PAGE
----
To understand water, chemists merge theory with experimentation
The water hexamer, shown, is the smallest assembly of water molecules that adopts a three-dimensional structure displaying hydrogen bonding patterns characteristic of liquid water and ice.
Water is the most abundant and one of the most frequently studied substances on Earth, yet its geometry at the molecular level—the simple two hydrogen atoms and one oxygen atom, and how they interact with other molecules, including other water—has remained somewhat of a mystery to chemists.
Most understanding at that level is theoretical, requiring the use of supercomputers to make innumerable calculations over periods of weeks to make educated guesses as to the arrangements and structure of water clusters before they form into liquid water or ice.
But a new study, using experimentation with a highly advanced spectrometer for molecular rotational spectroscopy, has removed some of the mystery and validates some very complex theory involving the way water molecules bond. It is published in the May 18 issue of the journal Science.
"We set out to determine quantitatively the structure that small assemblies of water adopt, and then compare them to theory to see how well current quantum chemistry predicts the properties of molecules," said Brooks Pate, a chemist in the University of Virginia's College of Arts & Sciences who led the study. "We found experimentally that modern quantum chemistry has reached the point where its theories are proving out in the lab regarding the unusual directional bonding properties of water clusters."
The properties of water, and how it interacts with itself and other molecules, is the basis for many processes in biology, and likely played a major role in the development of life on Earth. But understanding how those bonds form at the molecular level has been largely guesswork.
"For the first time, now we have an actual physical picture of what water's molecules put together look like, and it turns out they adopt three different geometries," Pate said. "This is in agreement with theory."
Pate and his U.Va. team identified and imaged a three-dimensional geometry that a water molecule takes on that is the likely precursor structure for forming liquid water and ice.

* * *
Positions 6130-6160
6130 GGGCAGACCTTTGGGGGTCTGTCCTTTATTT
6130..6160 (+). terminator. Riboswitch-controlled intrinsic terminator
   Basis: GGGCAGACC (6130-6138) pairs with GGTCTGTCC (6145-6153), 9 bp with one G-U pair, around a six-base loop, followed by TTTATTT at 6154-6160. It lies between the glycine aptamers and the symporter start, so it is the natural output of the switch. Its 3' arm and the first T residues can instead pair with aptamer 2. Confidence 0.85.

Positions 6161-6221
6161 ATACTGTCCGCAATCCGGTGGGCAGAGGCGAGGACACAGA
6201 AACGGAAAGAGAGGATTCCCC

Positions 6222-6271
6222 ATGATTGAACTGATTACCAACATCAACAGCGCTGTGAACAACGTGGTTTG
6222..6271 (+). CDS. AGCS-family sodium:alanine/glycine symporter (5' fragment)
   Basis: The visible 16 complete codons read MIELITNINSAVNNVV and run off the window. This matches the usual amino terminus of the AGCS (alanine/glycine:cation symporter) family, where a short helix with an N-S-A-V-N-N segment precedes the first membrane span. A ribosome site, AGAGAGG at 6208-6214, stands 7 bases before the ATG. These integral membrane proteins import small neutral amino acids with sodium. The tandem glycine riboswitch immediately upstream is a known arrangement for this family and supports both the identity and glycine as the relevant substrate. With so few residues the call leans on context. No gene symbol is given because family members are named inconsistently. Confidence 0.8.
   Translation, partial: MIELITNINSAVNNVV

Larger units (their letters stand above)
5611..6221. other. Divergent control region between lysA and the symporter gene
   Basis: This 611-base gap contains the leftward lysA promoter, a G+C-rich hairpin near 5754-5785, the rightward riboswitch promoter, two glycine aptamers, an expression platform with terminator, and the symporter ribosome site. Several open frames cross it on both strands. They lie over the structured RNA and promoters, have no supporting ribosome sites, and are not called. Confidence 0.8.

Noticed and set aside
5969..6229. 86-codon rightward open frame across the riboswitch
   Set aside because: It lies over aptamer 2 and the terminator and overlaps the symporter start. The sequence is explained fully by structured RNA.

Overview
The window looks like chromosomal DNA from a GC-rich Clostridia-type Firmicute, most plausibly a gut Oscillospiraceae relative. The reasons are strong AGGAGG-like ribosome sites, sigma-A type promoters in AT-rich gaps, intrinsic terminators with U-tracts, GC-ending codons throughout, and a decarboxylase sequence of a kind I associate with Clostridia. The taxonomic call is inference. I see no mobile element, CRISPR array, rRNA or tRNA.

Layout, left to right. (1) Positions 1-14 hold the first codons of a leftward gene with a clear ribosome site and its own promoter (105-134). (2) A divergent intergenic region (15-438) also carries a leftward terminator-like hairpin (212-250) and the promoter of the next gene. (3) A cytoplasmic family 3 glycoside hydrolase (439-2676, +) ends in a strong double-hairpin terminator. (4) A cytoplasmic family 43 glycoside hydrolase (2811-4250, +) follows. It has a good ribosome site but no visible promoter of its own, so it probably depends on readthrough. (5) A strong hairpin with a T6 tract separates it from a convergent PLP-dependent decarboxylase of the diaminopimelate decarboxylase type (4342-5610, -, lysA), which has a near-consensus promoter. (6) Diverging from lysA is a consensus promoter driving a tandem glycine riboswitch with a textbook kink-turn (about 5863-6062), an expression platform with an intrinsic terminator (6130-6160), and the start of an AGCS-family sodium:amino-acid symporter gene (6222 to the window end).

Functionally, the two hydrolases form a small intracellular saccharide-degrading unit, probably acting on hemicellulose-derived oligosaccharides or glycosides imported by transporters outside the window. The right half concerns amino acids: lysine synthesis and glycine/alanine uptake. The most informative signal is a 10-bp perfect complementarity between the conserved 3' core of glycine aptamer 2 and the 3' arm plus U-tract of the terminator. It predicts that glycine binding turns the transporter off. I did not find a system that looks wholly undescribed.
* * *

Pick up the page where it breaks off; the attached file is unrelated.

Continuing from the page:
"We found that the bonding strengths of liquid water actually begin to emerge even in a tiny cluster," Pate said. "The challenge is figuring out how it interacts with other molecules and how the forces between two molecules of water can be described quantitatively, because the orientation of how the waters come at each other makes a big difference in the binding."
There are innumerable possibilities for how this happens, and theorists, including Pate's colleague on the paper, quantum chemist George Shields of Bucknell University, have been working on the details for years without direct validation from experiments.
The difficulty has been in developing techniques that are sensitive enough to image the tiny water molecules and how they orient themselves when interacting with other water molecules. The breakthrough came earlier this year when Pate's U.Va. team used a new tool, a molecular rotational spectrometer developed during the last two years, to make precise measurements that ultimately validated what theory has expressed.
The improved sensitivity of the instrument comes from advances in high-speed digital electronics that provide unprecedented data throughput in the measurement. This core technology is being commercialized for applications in chemical analysis by a Charlottesville start-up venture, BrightSpec.
"This will allow chemists to transfer what we've learned to larger systems," Pate said. "We are checking to see if theory can get right the structures of the arrangements of water molecules so that that information can be used to see how water interacts in larger systems."
The larger systems could include bio-molecules, such as protein in DNA, and how surrounding water molecules might interact with those molecules through hydrogen bonds.
"It is very satisfying to see that the experimental work we did, completely independently of theory, came together so perfectly with the theory," Pate noted.
He said his research is the behind-the-scenes workings of chemistry that ultimately makes up the big picture of how things come together at much larger scales.
"You may not want to know how a bridge was designed, but you sure want to know it was done right," he said. "Likewise, if a theory is used to predict, for example, how a medicine might work, you ideally would want to be able to test the theory to make sure it's right before making the medicine. That would be the ultimate goal—to have theory and experimentation in sync."
Source: University of Virginia